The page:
The US can’t solve the Kashmir dispute


Engr. Omar Shahkar

On July 22, during a White House meeting with Pakistani Prime Minister Imran Khan, US President Donald Trump made a surprise offer to mediate the long-running dispute between India and Pakistan over Kashmir. “It is impossible to believe,” Trump said, “that two incredible countries that are very, very smart with very smart leadership can’t solve a problem like that. If you would want me to mediate or arbitrate, I would be willing to do it.”Even more surprising, Trump claimed that Indian Prime Minister Narendra Modi had sought his intervention in the matter. For informed observers, this claim was hard to believe. And indeed, within hours of Trump’s statement, India’s Foreign Minister strenuously denied that Modi had made any such suggestion. Trump’s offer, was hardly the first US attempt to intercede in Kashmir. Over the past seven decades, successive US administrations have tried to make headway on the dispute. Those efforts all failed—and Trump’s is unlikely to turn out differently.
India and Pakistan have both claimed Kashmir, a majority-Muslim region in the north of the Indian subcontinent, since the two countries’ emergence in 1947. India has de facto control over about 55% of the region and the majority of its population; Pakistan controls around 30% and China the remaining 15%. The dispute over the region has led to three wars and countless skirmishes and stands as a permanent threat to stability in South Asia—one that is especially dangerous, given that both India and Pakistan are nuclear armed. The United States first attempted to mediate the Kashmir dispute in 1962. China and India had just fought a border war, in which the Chinese People’s Liberation Army routed a poorly armed and ill-prepared Indian Army. New Delhi turned to Washington for military assistance. At the time, Pakistan was an important Cold War ally of the United States, and Pakistani President Ayub Khan, aware of India’s vulnerable position, convinced the Administration of US President John F. Kennedy to prod India into negotiations over Kashmir. In coordination with the British, Kennedy dispatched Averell Harriman, the noted diplomat and former Ambassador to the Soviet Union, to New Delhi. The Sino-Indian war had left Indian Prime Minister Jawaharlal Nehru emotionally broken and politically weak. Dependent on diplomatic goodwill and defense supplies from both the United States and the United Kingdom, he allowed himself to be cajoled into talks over Kashmir. Between 1962 and 1963, India and Pakistan held six rounds of negotiations but these takes failed to yield any fruit, owing to India’s hardened stance.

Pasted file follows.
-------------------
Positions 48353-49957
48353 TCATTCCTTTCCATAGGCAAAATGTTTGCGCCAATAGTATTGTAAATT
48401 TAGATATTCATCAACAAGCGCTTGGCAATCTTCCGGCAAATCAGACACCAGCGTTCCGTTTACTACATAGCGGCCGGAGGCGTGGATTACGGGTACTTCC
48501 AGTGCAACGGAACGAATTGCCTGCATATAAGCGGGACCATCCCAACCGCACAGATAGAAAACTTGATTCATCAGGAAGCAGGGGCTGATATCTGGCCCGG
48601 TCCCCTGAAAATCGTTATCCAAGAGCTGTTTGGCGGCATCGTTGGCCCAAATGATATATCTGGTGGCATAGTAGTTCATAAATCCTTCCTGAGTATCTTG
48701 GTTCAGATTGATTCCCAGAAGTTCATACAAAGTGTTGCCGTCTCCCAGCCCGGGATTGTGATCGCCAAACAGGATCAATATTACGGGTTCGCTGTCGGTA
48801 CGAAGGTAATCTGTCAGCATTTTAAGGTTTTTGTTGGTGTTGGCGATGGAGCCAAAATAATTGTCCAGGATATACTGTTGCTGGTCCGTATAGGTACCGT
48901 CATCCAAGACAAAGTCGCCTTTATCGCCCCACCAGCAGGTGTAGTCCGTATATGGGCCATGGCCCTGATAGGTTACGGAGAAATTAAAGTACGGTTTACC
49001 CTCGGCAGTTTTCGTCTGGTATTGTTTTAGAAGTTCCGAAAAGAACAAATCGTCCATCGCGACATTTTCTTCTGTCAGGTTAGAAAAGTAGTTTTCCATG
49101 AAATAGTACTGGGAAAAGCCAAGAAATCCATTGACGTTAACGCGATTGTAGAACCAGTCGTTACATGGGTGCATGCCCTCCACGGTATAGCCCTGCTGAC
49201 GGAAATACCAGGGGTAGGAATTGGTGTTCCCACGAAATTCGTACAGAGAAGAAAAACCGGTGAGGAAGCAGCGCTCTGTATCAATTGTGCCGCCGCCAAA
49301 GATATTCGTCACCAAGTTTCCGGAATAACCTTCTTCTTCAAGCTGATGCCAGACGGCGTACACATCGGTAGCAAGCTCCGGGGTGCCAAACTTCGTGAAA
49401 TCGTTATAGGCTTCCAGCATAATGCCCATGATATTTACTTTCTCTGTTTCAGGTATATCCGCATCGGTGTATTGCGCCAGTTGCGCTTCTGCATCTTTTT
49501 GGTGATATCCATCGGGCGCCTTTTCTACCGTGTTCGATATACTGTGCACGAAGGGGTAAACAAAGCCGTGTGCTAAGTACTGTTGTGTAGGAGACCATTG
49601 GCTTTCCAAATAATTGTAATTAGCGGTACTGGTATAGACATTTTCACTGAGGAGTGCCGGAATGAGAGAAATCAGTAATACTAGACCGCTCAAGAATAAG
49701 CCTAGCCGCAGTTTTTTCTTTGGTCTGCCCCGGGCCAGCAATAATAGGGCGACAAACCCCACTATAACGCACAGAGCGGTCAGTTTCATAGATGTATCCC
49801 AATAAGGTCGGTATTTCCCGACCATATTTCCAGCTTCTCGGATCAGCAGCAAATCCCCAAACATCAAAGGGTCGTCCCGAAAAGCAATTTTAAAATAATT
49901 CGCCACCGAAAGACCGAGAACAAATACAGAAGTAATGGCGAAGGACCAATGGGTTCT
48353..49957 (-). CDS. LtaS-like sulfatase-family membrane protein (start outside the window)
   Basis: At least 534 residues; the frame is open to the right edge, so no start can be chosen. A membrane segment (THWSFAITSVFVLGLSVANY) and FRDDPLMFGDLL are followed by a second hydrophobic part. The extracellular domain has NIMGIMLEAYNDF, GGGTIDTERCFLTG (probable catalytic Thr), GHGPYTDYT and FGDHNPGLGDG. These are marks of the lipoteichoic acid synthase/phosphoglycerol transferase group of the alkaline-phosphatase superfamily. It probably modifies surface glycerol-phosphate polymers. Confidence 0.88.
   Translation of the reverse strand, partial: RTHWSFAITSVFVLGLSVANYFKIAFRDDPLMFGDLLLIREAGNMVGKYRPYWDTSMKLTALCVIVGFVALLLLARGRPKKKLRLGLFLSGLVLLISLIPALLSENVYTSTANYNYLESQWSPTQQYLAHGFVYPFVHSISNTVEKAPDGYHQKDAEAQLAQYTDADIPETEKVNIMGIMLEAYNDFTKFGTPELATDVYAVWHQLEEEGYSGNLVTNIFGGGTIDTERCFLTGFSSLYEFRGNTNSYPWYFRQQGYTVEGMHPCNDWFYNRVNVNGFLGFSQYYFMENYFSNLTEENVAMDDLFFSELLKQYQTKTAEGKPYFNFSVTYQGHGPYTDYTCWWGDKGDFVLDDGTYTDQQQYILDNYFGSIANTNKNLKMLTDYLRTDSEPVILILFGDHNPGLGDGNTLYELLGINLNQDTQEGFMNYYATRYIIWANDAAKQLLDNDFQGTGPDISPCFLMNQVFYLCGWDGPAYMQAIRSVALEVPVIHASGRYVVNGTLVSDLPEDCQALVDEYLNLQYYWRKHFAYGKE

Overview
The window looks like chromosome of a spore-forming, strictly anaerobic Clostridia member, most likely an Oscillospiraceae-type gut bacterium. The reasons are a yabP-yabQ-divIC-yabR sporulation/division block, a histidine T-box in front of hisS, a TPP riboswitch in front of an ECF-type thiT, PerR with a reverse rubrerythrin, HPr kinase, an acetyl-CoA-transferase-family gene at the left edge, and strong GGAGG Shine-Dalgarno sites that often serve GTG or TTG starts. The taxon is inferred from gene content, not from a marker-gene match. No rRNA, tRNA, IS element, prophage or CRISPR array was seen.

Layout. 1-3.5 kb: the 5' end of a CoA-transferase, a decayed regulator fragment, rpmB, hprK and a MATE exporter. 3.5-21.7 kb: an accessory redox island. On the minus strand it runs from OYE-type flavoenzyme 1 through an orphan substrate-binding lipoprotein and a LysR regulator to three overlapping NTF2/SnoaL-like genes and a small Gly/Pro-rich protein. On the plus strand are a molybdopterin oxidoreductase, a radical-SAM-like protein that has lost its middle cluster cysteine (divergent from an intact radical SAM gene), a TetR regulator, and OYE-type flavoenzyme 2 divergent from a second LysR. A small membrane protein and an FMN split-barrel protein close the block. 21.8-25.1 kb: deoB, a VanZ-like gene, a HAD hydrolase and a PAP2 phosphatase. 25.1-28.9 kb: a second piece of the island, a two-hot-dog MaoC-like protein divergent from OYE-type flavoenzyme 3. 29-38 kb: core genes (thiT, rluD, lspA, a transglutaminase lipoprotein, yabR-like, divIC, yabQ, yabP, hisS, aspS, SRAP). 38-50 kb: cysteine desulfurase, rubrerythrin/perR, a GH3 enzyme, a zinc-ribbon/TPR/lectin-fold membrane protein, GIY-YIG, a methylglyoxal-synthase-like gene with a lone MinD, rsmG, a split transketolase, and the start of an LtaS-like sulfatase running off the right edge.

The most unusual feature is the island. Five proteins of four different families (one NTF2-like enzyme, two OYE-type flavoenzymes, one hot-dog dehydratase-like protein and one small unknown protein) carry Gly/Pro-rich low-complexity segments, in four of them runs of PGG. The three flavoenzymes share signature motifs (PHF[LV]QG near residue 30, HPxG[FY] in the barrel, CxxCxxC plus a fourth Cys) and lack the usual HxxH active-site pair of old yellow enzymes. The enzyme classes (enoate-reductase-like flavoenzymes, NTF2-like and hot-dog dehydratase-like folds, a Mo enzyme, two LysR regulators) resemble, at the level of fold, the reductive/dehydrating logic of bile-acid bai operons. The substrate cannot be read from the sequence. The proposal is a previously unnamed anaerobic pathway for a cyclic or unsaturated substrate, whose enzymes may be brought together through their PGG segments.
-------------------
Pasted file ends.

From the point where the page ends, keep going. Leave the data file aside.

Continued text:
After the third Indo-Pakistani war in 1971, India became fully committed to preventing external mediation. When the two sides met in 1972 to discuss the postwar settlement, negotiations were limited—at India’s insistence—to Indian Prime Minister Indira Gandhi and Pakistani President Zulfikar Ali Bhutto, along with a handful of trusted aides. The resulting settlement, the Simla Agreement, stated that the two countries would “settle their differences by peaceful means through bilateral negotiations.”
From New Delhi’s perspective, this agreement enshrined the principle that all future discussions about Kashmir must be conducted on a strictly bilateral basis. Since 1972, no Indian government has ever evinced the slightest willingness to allow any foreign power, especially the United States, to broker an understanding with Pakistan on Kashmir. India is convinced that it can extract better terms through bilateral negotiations, and it is suspicious that Washington is too close to Islamabad. Pakistan has resisted this particular interpretation of the Simla Agreement. Instead, recognizing its weakness vis-à-vis India, it has constantly sought to bring in the United States as a mediator. In 1999, for instance, as the fourth Indo-Pakistani war was drawing to a close, Pakistani Prime Minister Nawaz Sharif flew to Washington to seek American intercession. US President Bill Clinton met with Sharif, but—much to Sharif’s dismay—he unequivocally branded Pakistan the aggressor in the conflict. At Sharif’s insistence, Clinton nevertheless offered to look into the Kashmir dispute. Yet he never followed through, dropping the subject for the brief remainder of his presidency.

Trump (or some in his Administration) may believe that the dramatic growth in US-Indian engagement over the past two decades, combined with the President’s personal rapport with Modi, provides White House with an opportunity to succeed where all of its predecessors have failed. Certainly, Pakistan is trying to convince Trump that this is the case. Yet there are compelling reasons to think
India’s new Foreign Minister, Subrahmanyam Jaishankar, is a career diplomat who shares the bureaucracy’s suspicions regarding foreign, and particularly American, mediation. No Indian government—and especially not one, like Modi’s, that has assumed a hawkish stance toward Pakistan—will yield any ground on this issue. Already the US State Department seems to have acknowledged reality, stating on July 22 that it believes the Kashmir dispute is a “bilateral” issue between India and Pakistan. Trump should heed his own State Department’s advice. Pushing New Delhi on Kashmir will get him nothing except a public failure and a damaged US-Indian partnership.